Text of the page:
TV

Still Game: "Something is burgeoning in Scotland..."

Ford Kiernan and Greg Hemphill reunite for Still Game and a 200,000-strong audience over 21 sold-out live shows. Beat that, Kate Bush

We are in the bar of a Glasgow hotel trying to get Ford Kiernan and Greg Hemphill to clown around for our shoot. How about a headlock? “We didn’t speak for seven years, we’re not going to play fight for the camera,” says Hemphill, 44.

In the years Still Game was off screen, the duo behind cranky old-timers Jack and Victor barely spoke. Now Scotland’s most popular comedy creations return with 21 sold-out stage shows at Glasgow’s 10,000-seater Hydro arena.

Still Game Live’s first show starts the day after the Independence Referendum. “There’s been a lot of serious chat and entrenchment. People will need a laugh,” says Hemphill. The shows also begin just eight months after the sudden death of Kiernan’s 12-year-old boy, Sonny. “Everyone has asked but I’m not talking to anybody about that,” says the 52-year-old.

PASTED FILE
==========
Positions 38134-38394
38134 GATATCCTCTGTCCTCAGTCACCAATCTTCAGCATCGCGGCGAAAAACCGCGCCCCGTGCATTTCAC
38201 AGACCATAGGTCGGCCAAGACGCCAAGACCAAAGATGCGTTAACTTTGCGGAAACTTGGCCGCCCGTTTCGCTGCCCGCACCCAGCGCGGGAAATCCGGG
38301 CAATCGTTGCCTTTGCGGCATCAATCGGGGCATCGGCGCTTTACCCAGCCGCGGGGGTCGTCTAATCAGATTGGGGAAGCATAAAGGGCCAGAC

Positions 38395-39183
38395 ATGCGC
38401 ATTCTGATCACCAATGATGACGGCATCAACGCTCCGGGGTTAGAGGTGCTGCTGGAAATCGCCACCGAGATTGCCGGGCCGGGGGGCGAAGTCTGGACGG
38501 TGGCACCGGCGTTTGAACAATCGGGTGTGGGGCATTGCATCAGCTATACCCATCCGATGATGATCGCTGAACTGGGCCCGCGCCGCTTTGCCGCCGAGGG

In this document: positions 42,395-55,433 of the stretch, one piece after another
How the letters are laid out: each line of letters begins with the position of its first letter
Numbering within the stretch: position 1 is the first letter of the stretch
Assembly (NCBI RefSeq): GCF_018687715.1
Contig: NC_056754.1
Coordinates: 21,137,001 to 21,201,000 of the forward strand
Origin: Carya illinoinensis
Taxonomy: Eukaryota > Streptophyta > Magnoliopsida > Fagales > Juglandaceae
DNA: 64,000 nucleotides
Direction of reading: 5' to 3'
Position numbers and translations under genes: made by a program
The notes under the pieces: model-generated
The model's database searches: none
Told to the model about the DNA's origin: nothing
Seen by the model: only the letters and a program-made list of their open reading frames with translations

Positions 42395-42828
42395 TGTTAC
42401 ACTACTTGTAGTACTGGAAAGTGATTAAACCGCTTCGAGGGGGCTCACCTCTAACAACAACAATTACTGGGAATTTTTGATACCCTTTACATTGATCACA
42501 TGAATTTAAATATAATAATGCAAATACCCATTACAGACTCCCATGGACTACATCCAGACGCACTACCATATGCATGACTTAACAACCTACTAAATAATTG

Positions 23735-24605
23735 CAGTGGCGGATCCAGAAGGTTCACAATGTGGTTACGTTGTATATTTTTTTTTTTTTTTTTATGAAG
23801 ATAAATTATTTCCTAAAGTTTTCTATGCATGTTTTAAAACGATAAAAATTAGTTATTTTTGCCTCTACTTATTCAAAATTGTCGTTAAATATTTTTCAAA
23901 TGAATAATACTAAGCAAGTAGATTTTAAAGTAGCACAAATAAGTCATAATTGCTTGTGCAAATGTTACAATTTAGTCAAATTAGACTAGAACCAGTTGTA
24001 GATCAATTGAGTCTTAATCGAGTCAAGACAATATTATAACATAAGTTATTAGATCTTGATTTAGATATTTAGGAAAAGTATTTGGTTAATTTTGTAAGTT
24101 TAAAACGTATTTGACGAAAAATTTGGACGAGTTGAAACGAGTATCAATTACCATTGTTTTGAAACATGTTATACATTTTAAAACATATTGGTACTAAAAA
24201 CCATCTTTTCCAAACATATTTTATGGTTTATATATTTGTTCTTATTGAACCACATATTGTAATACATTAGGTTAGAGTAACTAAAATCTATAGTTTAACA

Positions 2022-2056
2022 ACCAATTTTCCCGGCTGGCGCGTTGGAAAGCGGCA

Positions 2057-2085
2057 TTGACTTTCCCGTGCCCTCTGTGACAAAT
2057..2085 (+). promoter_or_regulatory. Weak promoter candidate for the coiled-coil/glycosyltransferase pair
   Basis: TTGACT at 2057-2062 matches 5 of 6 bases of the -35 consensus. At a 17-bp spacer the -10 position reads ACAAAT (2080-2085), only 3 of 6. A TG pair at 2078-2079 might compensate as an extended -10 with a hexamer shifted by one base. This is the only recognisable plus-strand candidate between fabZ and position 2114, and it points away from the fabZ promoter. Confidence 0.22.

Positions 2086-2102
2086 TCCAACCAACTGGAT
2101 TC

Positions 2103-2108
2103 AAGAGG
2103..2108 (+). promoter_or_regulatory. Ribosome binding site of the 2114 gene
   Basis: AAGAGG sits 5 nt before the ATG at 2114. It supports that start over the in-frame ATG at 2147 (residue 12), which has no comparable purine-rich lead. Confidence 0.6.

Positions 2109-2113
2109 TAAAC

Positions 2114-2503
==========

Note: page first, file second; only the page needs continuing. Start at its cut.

But the prospect of 200,000 fans turning out for these hometown shows has put a smile on his face. “We originally booked four nights and thought we were being optimistic,” says Kiernan. “So we are chuffed to bits…”

So how has it been, getting all the gang backtogether?

Greg Hemphill: Revisiting old wounds and pressing bruises? It’s been joyful! We have rested, we have mended, whatever you want to call it – now we are back.
Ford Kiernan: I think the rest of the gang just thought, finally they have come to their bloody senses.

We never go near football, politics or religion, nor will we, it’s too divisive

The first show is the day after the referendum – do you need two versions?